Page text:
fkn’ great. Messiah Paratroops 7″ has a stupid name but is a totally awesome Finnish death thrash
ripper. There’s still stock copies that turn up sometimes for like $5 and it’s a total repeat player. The
Monastery 7″ on Seraphic is totally never talked about and it’s one of the best on the label. It’s a side
project of Sinister and Entombed members but it’s really a bit more raw and punky, almost like they’re
trying to do a band like Master. The songs are all really short, like one-and-a-half or two minutes.
The Belial Wisdom In Darkness 12″ just got reissued, but my favorite is the Gods Of The Pit Pt. II
7″ they did right after you can still get pretty cheap on the Moribund label. Gods of the Pit Pt. I
was actually a killer demo release too, the only ripoff design Mind Eraser has ever done was a shirt
with the art from Gods of the Pit Pt. I on it. There’s a lot of demo only stuff out there that’s
totally killer too, obviously; same as punk and hardcore. “Under-rated” is all pretty relative. Relative to
Left Hand Path, Clandestine is pretty under-rated, and like a $10 record. the ’90s are a crazy time
for metal because there were some of the best years in the first half, and some of the absolute worst
in the second half. Consider that majorly influential releases in death, doom, and black metal all came
out in the first half of the ’90s. Records that are still being emulated in some cases by hundreds of bands.
Justin: I’m not a record collector so I’ll leave this one for Chris to answer, however if you see the
Crypt Of Kerberos Cyclone Of Insanity single you should pick that up before every single good
’90s death metal record balloons in price. Matter of fact, maybe they already have…

You guys usually play fast. Are there any doom/drone/stoner-metal bands or
musicians that have really affected how you play or write music for Mind Eraser?

Chris: For sure. Tom Warrior and me are similar guys I think. We have big ideas and limited skills. I’ve
learned a lot from Celtic Frost and Hellhammer. It’s an obvious pick, but it’s a big one. I think Dave
Chandler from Saint Vitus is kind of the same way. So probably those are the big ones that have
rubbed off on my playing. There’s a lot of stuff… the first couple years of Mind Eraser I felt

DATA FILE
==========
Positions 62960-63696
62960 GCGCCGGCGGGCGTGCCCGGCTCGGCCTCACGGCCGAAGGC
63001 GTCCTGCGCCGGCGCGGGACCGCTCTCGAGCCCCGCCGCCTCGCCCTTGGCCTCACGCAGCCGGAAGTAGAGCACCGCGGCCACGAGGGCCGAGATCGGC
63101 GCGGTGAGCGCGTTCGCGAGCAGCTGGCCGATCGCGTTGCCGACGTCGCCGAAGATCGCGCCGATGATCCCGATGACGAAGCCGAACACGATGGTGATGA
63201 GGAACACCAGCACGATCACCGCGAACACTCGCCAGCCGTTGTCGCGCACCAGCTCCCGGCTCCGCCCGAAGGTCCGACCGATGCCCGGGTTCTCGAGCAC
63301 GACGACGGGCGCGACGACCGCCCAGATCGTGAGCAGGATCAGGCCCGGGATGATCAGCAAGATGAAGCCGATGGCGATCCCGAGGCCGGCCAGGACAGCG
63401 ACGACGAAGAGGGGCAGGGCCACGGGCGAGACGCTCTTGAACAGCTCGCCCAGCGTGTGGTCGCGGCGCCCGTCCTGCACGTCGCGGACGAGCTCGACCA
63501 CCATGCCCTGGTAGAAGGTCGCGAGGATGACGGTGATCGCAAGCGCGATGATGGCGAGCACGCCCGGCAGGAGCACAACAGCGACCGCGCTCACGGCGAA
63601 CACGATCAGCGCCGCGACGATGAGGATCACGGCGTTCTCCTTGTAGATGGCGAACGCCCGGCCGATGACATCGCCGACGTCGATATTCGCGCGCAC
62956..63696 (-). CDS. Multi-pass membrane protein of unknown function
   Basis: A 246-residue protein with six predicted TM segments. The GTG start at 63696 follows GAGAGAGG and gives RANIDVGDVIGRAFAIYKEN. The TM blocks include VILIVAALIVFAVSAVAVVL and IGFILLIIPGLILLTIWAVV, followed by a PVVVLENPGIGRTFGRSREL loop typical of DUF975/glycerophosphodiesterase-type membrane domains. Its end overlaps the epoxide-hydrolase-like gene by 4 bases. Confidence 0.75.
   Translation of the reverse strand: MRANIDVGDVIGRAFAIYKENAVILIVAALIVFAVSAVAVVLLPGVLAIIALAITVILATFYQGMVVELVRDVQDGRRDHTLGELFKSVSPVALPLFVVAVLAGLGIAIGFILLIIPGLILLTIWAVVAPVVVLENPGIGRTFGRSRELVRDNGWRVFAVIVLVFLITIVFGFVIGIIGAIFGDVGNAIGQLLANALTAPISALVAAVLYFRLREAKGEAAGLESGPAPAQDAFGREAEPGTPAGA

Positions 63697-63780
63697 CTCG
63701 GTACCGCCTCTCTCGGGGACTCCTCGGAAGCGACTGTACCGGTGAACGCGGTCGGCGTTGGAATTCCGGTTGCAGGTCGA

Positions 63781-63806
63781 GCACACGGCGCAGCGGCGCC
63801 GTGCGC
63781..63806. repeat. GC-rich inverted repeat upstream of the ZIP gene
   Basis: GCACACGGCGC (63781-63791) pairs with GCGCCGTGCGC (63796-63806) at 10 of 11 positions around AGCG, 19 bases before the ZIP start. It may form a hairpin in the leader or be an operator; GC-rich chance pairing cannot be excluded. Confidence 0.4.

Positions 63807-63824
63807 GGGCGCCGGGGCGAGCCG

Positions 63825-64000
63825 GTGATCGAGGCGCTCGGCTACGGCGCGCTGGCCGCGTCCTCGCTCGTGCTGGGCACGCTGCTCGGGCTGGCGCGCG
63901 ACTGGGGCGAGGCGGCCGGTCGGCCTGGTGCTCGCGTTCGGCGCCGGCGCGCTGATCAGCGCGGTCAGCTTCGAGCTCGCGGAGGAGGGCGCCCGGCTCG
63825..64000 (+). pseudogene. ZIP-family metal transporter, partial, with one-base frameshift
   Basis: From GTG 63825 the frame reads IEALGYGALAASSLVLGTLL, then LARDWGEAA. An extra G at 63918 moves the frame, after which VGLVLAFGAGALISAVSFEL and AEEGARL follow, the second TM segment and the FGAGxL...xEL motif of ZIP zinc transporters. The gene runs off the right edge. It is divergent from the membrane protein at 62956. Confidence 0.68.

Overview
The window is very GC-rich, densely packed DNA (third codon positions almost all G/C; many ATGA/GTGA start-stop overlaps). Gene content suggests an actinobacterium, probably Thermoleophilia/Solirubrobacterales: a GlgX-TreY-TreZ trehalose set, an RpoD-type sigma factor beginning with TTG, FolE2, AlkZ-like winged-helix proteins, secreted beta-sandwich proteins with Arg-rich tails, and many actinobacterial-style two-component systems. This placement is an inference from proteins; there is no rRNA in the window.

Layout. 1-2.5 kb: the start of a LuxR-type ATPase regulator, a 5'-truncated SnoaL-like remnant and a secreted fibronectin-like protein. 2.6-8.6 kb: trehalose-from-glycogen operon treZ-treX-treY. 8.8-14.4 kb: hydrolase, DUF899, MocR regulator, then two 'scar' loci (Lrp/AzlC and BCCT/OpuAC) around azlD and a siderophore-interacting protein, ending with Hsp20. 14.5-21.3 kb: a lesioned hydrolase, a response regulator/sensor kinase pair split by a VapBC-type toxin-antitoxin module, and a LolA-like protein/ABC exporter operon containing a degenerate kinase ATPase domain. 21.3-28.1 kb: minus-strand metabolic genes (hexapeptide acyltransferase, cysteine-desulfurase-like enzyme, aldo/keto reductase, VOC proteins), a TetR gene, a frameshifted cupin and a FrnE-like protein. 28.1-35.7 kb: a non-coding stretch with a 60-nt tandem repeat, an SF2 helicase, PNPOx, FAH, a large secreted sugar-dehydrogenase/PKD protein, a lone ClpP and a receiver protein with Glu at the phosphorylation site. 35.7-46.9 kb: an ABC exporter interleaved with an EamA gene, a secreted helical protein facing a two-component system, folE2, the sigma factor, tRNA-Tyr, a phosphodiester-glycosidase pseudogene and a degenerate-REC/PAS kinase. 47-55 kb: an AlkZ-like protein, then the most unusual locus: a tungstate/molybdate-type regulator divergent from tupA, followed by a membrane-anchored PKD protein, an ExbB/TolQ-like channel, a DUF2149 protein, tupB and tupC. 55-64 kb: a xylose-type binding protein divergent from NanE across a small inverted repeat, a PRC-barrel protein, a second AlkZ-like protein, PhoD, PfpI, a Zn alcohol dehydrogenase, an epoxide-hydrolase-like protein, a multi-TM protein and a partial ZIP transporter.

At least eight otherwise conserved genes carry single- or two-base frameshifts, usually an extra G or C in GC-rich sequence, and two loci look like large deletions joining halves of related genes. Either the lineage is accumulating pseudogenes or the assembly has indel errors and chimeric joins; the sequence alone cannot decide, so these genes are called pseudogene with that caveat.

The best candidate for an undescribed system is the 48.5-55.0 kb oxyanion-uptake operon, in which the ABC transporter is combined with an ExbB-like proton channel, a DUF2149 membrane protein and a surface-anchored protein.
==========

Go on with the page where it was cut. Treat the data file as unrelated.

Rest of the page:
was like Justin going “check out this band; you’ll like them” to me, and it would be you know… Trouble
or Cathedral or Winter. Bands I listen to all the time now. This question’s kind of funny, some
people in the past have said we don’t have enough fast stuff.
Justin: There may have been a tiny bit of it on the first record but we didn’t really start adding doom
elements until the second LP Glacial Reign. All the releases from then on have it in my
opinion, especially Conscious/Unconscious.

I think you balance it pretty well, honestly. Do you think about that when making a record,
that you want the balance between fast/slow to be somewhat even?

Justin: I feel as though we have been pretty spontaneous as far as song writing goes. We did sort
of have a game plan for what we wanted to do on Conscious/Unconscious before Chris started
writing the riffs but I would say that’s the one exception.
Chris: No, there’s no science to it really. I mean if I feel like we need a slow one after a few fast ones
we just kinda do it.

Suppose you were hanging out with someone who said “death metal is corny and wimpy”.
What would you play for them or what would you say to change their mind? Of course, it’s purely
hypothetical that you would ever find yourself in such lousy company, but humor me, if you don’t mind.

Chris: I guess maybe it would depend on the person, but there’s no big secrets. First two Autopsy
LPs are a pretty surefire starting point. Nihilist demos, the first Unleashed album, Grave Into the
Grave
, pretty much any Bolt Thrower… I guess I would base recommendations off this person’s
other tastes. I guess some people would go obscure, but it’s the same for hardcore. If you want
someone to understand why it’s cool you just play them Victim In Pain. If they don’t connect,
it’s probably a lost cause.
Justin: Demigod Unholy Domain. If they find that “wimpy” then they are more man than I’ll ever be.

You’re offered access to the full musical archives of either SST or Earache – which do you choose?
Chris: You know… that’s funny. Earache is kind of the new SST. At one time so relevant, and now
just a total garbage dump. I guess at least Earache still kind of releases new bands that fit
their established profile. That said, I’d go with SST by a long shot. Who knows what weird shit’s
kicking around there? ‘Flag outtakes would make it worth it for sure. For most of Earache’s artists,
everything they’ve done is known. Theoretically you could walk into the SST Fortress and find an
unheard Black Flag session or Saint Vitus outtakes or something; you’re not going to walk into
Earache HQ and find anything like that. Maybe if you’re lucky some Pitchshifter remixes.
Justin: This is the hardest question you’ve asked all interview long!